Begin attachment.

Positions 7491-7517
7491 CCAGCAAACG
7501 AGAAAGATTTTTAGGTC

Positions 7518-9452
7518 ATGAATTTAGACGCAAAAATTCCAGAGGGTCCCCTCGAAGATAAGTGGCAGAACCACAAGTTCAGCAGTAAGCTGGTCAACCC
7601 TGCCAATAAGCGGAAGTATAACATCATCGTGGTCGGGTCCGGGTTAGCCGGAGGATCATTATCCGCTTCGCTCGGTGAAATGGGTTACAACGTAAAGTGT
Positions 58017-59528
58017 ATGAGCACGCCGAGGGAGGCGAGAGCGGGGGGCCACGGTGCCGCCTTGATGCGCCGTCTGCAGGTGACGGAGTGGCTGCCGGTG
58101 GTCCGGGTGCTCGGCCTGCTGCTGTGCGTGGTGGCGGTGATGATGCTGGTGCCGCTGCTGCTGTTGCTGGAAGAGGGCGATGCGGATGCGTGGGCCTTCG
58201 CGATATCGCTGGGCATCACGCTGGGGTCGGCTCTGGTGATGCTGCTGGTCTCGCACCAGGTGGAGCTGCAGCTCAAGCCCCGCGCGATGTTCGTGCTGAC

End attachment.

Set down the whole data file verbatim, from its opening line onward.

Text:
Positions 7491-7517
7491 CCAGCAAACG
7501 AGAAAGATTTTTAGGTC

Positions 7518-9452
7518 ATGAATTTAGACGCAAAAATTCCAGAGGGTCCCCTCGAAGATAAGTGGCAGAACCACAAGTTCAGCAGTAAGCTGGTCAACCC
7601 TGCCAATAAGCGGAAGTATAACATCATCGTGGTCGGGTCCGGGTTAGCCGGAGGATCATTATCCGCTTCGCTCGGTGAAATGGGTTACAACGTAAAGTGT
Positions 58017-59528
58017 ATGAGCACGCCGAGGGAGGCGAGAGCGGGGGGCCACGGTGCCGCCTTGATGCGCCGTCTGCAGGTGACGGAGTGGCTGCCGGTG
58101 GTCCGGGTGCTCGGCCTGCTGCTGTGCGTGGTGGCGGTGATGATGCTGGTGCCGCTGCTGCTGTTGCTGGAAGAGGGCGATGCGGATGCGTGGGCCTTCG
58201 CGATATCGCTGGGCATCACGCTGGGGTCGGCTCTGGTGATGCTGCTGGTCTCGCACCAGGTGGAGCTGCAGCTCAAGCCCCGCGCGATGTTCGTGCTGAC